Dispersion B has an exponent of 0.7, the lower limit for the present invention; viscosity decreases as shear rate D increases but this reduction does not hamper coating. Dispersion C has an exponent of 0.5, falling out of the range for the present invention; coating unevenness, coating streaks, solution run, and other undesirable phenomena occur due to significant changes in physical properties such as viscosity during coating.

In other words, the validity of the dispersion is determined by the exponent B for the fluidity of the dispersion determined using a Rotovisco fluidity meter etc. with shear rate D (1/sec) and shear stress (dyne/cm2) as parameters, the exponent B defining the scope of the present invention.

In addition, the validity of the dispersion relating to the present invention depends largely on the viscosity of the dispersion, as well as on the exponent B. Accordingly, exponent B and coefficient of viscosity η are considered in the present invention. The coefficient of viscosity η bears the following relation:

Coefficient of viscosity η (dyne/cm2.sec)=shear stress τ (dyne/cm2)/shear rate D (1/sec)

The coefficient of viscosity η is calculated simultaneously with the determination of the shear stress corresponding to shear rate D using the Rotovisco fluidity meter.

Also, since the Rotovisco fluidity meter uses the Pascal (Pa) unit for shear stress and the centipoise (CP) unit for the coefficient of viscosity η for practical reasons, η values are expressed in the CP unit in the present invention.

The above-described units are converted as follows:

Shear stress 1 Pa=10 dyne/cm2 

Coefficient of viscosity 1 dyne/cm2.sec=100 CP

For the values of coefficient of viscosity η (CP) given in Examples below, common coefficient of viscosity η is used to meet the limiting functional requirements of the measuring instrument.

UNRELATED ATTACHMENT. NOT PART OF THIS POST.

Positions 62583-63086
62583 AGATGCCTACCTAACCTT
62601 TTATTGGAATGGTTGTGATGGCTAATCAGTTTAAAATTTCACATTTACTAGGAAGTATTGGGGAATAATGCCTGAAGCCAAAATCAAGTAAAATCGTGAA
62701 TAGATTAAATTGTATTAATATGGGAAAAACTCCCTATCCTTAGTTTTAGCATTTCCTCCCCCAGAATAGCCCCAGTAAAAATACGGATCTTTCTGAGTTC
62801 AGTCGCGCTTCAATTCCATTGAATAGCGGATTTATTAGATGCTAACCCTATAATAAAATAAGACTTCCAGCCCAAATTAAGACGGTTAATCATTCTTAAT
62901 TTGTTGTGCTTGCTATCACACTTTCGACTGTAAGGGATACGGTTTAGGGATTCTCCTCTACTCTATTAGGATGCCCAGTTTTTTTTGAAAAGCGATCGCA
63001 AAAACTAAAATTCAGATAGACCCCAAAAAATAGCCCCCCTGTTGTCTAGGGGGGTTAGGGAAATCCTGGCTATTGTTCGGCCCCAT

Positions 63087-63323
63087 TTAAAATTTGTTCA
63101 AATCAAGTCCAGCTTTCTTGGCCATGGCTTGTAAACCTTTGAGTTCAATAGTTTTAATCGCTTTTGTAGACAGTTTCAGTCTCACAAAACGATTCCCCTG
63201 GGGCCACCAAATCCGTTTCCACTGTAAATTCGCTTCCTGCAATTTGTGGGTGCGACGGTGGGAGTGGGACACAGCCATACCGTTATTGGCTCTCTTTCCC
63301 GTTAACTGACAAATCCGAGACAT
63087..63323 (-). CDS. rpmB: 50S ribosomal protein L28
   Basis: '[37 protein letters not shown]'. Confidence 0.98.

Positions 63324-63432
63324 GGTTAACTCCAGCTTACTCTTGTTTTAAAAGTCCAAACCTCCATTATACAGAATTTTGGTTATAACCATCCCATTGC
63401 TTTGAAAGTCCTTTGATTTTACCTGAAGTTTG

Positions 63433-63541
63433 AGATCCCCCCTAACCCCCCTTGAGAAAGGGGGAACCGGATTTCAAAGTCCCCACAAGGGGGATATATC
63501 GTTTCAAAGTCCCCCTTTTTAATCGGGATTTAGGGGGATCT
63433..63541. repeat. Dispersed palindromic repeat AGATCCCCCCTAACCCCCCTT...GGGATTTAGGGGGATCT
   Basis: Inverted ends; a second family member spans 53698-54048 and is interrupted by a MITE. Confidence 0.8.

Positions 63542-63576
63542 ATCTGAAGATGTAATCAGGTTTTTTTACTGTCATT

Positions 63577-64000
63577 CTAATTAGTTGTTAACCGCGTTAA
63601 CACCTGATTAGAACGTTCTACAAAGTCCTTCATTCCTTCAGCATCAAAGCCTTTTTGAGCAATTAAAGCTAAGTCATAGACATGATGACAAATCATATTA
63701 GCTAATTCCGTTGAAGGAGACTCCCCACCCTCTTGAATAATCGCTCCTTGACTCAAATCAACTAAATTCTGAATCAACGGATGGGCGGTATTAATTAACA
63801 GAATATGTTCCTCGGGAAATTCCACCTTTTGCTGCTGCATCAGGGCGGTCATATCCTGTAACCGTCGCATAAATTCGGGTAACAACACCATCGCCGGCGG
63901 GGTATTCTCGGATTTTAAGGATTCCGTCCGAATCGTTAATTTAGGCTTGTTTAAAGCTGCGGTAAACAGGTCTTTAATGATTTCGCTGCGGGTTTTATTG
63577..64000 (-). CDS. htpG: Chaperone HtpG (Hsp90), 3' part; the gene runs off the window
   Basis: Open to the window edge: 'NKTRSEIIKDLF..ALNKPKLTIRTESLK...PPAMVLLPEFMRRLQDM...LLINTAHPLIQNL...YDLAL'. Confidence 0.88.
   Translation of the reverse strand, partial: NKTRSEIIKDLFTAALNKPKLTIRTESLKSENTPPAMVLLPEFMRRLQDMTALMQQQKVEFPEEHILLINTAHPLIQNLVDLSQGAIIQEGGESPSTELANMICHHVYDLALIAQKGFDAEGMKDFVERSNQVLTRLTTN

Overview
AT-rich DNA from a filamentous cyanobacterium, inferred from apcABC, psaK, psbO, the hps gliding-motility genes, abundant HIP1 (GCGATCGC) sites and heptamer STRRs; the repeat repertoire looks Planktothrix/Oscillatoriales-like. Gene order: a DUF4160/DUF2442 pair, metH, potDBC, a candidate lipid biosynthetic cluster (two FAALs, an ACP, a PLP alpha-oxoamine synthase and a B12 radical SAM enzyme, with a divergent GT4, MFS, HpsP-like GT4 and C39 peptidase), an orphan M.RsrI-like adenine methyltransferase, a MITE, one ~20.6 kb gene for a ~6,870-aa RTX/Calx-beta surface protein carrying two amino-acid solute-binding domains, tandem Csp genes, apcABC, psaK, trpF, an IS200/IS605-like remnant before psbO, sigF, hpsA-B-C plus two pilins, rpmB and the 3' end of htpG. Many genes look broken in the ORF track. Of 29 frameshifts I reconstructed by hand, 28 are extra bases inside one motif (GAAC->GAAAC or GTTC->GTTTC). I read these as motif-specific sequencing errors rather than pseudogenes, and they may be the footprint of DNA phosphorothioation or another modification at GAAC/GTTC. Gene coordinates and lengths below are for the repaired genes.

For example, it is represented by the gradient of the line connecting the zero point and the intersection of the longitudinal axis of shear stress τ at a given shear rate of 300 (1/sec) and the characteristic curve of dispersion B or C.

Also, there are two approaches to determination of the above-defined fluid properties: ordinary determination from shear rate D=0 (1/sec) to, for example, D=300 (1/sec) and reverse determination from D=300 (1/sec) to D=0 (1/sec). In the latter determination, τ0 often has a definite value. However, in the present invention, τ0 is approximately assumed to be 0, since the former determination is employed.

              TABLE 2______________________________________Initial         Potential afterpotential       100000 copies   Black   White   Black WhiteProperty   paper   paper   paper paper ImageSample No   (V)     (V)     (V)   (V)   quality                                     B value______________________________________Example 7   -740    -30     -750  -45   Good  0.95 8      -750    -45     -760  -60   Good  0.92 9      -73 5   -40     -745  -50   Good  0.8910      -735    -30     -740  -55   Good  0.9211      -725    -45     -730  -60   Good  0.89Comp. 8 -760    -320    -750  -410  *a                                     0.88 9      -725    -60     -735  -80   *b                                     0.5110      -720    -50     -735  -80   *b                                     0.6211      -745    -80     -740  -110  *c                                     0.9512      -745    -60     -760  -105  *d                                     0.82______________________________________ *a Fogging occurred early. *b White spots appeared in solid black area early. *c White spots appeared in solid black area early, and fogging occurred after 90000 copies were taken. *d Fogging occurred after 100000 copies were taken.

As seen in Table 2, the samples in accordance with the present invention were good in sensitivity, durability and image quality, while the comparative samples had higher white paper potential and tended to have fogging, with white spots appearing in solid black area.